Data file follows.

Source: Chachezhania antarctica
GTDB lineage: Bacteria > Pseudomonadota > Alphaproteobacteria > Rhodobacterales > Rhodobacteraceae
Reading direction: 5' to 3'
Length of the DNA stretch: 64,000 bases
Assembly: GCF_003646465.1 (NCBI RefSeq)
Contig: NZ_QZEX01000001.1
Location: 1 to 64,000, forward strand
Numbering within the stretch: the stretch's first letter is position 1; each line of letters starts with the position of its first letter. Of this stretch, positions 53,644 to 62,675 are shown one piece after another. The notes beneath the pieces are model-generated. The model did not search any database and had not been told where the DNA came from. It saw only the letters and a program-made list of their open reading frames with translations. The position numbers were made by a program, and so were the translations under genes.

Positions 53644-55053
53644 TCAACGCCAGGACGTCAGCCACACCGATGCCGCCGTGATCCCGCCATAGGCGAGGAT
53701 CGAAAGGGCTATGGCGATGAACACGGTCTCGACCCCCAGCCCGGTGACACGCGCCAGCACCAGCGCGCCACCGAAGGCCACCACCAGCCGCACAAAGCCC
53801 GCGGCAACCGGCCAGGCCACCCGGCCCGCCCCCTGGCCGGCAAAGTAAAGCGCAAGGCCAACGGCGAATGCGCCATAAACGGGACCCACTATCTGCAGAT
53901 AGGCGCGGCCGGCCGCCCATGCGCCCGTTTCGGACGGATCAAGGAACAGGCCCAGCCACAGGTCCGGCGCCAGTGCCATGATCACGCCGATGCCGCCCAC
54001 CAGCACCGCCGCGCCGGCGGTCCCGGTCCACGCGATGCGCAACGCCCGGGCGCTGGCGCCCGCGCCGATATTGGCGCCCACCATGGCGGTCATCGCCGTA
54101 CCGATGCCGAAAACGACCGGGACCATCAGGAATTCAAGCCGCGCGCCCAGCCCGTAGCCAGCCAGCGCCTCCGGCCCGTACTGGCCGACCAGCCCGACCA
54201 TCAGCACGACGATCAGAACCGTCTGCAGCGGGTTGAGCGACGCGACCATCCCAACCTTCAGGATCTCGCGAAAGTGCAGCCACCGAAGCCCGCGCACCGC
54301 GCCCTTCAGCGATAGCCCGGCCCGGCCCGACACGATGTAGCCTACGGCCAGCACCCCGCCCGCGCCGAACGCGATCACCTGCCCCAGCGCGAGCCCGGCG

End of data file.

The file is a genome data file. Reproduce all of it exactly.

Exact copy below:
Source: Chachezhania antarctica
GTDB lineage: Bacteria > Pseudomonadota > Alphaproteobacteria > Rhodobacterales > Rhodobacteraceae
Reading direction: 5' to 3'
Length of the DNA stretch: 64,000 bases
Assembly: GCF_003646465.1 (NCBI RefSeq)
Contig: NZ_QZEX01000001.1
Location: 1 to 64,000, forward strand
Numbering within the stretch: the stretch's first letter is position 1; each line of letters starts with the position of its first letter. Of this stretch, positions 53,644 to 62,675 are shown one piece after another. The notes beneath the pieces are model-generated. The model did not search any database and had not been told where the DNA came from. It saw only the letters and a program-made list of their open reading frames with translations. The position numbers were made by a program, and so were the translations under genes.

Positions 53644-55053
53644 TCAACGCCAGGACGTCAGCCACACCGATGCCGCCGTGATCCCGCCATAGGCGAGGAT
53701 CGAAAGGGCTATGGCGATGAACACGGTCTCGACCCCCAGCCCGGTGACACGCGCCAGCACCAGCGCGCCACCGAAGGCCACCACCAGCCGCACAAAGCCC
53801 GCGGCAACCGGCCAGGCCACCCGGCCCGCCCCCTGGCCGGCAAAGTAAAGCGCAAGGCCAACGGCGAATGCGCCATAAACGGGACCCACTATCTGCAGAT
53901 AGGCGCGGCCGGCCGCCCATGCGCCCGTTTCGGACGGATCAAGGAACAGGCCCAGCCACAGGTCCGGCGCCAGTGCCATGATCACGCCGATGCCGCCCAC
54001 CAGCACCGCCGCGCCGGCGGTCCCGGTCCACGCGATGCGCAACGCCCGGGCGCTGGCGCCCGCGCCGATATTGGCGCCCACCATGGCGGTCATCGCCGTA
54101 CCGATGCCGAAAACGACCGGGACCATCAGGAATTCAAGCCGCGCGCCCAGCCCGTAGCCAGCCAGCGCCTCCGGCCCGTACTGGCCGACCAGCCCGACCA
54201 TCAGCACGACGATCAGAACCGTCTGCAGCGGGTTGAGCGACGCGACCATCCCAACCTTCAGGATCTCGCGAAAGTGCAGCCACCGAAGCCCGCGCACCGC
54301 GCCCTTCAGCGATAGCCCGGCCCGGCCCGACACGATGTAGCCTACGGCCAGCACCCCGCCCGCGCCGAACGCGATCACCTGCCCCAGCGCGAGCCCGGCG